Sustainability is about more than climate protection, it is all about meeting the needs of today's generation without compromising the opportunities of future generations — the "grandchild factor," according to Garthe, who lists the four pillars of sustainability in museum operations as ecology, economy, social affairs and sustainable programming.
Experts on sustainability face a host of issues: Is the museum open to all population groups, is it barrier-free? Where do collections come from, under what circumstances did the museum acquire them? How sustainable are the working processes within the museum, how dependent is it on subsidies? Even Germany's largest and most renowned museums don't have such experts, Garthe says.
Digitalization offers opportunities
Basically, it's a matter of new structures. To that end, Berlin's Natural History Museum has come up with convincing plans, and will be receiving €660 million ($732 million) in federal an state funds for new construction, renovation and modernization. Digitizing the collection, for instance, has already helped reduce the museum's ecological footprint. Every year, the museum loans out 400,000 exhibits that are carefully packed and sent around the globe. Thanks to digital technology the number loans of hymenoptera (a large order of insects, including bees, bumble bees and wasps), has already fallen by 80% since 2012 — impressive savings.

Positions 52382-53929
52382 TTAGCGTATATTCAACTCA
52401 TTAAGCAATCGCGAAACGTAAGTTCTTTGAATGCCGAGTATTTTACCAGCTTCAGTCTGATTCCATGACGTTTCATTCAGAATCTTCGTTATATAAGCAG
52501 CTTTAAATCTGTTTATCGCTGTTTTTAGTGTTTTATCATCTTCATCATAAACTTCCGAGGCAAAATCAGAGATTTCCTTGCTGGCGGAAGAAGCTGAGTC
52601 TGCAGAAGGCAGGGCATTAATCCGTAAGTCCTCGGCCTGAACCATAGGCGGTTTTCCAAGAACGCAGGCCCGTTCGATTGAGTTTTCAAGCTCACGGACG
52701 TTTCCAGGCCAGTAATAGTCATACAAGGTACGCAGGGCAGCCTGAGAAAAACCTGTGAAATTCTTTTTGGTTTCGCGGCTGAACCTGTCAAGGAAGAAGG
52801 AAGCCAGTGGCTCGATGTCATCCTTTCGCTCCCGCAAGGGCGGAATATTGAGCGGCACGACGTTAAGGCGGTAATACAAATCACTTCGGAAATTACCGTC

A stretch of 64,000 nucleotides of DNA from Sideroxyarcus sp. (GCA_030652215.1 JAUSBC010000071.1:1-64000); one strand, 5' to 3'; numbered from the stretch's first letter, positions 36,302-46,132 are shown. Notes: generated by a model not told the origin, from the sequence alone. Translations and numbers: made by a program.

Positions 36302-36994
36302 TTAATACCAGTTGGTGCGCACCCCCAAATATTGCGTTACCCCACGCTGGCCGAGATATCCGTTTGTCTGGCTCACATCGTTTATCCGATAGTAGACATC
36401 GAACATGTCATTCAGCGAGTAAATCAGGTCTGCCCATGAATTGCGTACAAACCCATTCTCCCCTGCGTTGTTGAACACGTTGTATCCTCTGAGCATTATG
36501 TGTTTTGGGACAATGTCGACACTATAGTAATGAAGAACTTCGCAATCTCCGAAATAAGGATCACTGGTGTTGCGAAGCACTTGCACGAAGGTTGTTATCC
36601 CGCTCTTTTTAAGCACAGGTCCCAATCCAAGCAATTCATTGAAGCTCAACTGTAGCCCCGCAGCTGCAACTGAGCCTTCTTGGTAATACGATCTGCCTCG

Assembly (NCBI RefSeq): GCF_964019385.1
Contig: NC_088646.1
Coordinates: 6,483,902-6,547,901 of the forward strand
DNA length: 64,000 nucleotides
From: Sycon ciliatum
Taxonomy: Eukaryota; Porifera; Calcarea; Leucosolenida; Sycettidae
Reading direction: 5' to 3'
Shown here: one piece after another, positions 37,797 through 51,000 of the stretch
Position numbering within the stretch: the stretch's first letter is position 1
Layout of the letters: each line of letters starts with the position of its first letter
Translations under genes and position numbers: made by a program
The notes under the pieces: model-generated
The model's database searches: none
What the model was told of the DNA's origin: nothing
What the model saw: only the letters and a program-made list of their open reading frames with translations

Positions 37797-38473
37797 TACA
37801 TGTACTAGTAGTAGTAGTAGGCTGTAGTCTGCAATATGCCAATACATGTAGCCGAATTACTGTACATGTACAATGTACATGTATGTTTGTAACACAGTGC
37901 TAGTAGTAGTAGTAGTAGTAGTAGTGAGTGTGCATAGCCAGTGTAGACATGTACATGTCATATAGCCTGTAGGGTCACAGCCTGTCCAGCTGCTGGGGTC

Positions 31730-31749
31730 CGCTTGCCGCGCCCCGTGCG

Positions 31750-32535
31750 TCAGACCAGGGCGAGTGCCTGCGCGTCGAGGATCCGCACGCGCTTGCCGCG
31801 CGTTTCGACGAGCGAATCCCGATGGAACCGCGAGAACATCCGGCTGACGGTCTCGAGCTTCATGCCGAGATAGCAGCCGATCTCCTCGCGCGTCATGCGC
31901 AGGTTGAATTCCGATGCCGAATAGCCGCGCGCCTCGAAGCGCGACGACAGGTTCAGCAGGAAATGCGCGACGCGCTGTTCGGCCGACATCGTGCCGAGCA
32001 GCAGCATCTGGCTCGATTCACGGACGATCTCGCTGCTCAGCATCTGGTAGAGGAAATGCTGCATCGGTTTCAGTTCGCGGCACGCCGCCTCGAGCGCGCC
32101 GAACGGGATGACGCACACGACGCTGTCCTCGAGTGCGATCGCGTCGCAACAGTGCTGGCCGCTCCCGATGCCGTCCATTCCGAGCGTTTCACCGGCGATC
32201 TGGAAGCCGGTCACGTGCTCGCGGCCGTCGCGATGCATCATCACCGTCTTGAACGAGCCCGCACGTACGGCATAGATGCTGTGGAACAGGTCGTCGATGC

Virtual data seem to work well for scientists around the world, but would museum visitors be satisfied with mere projections of world-famous paintings? It might be worth a try. If that sounds too far-fetched, shipping works of art overseas via ships and using electric vehicles overland rather than airplanes might be an alternative.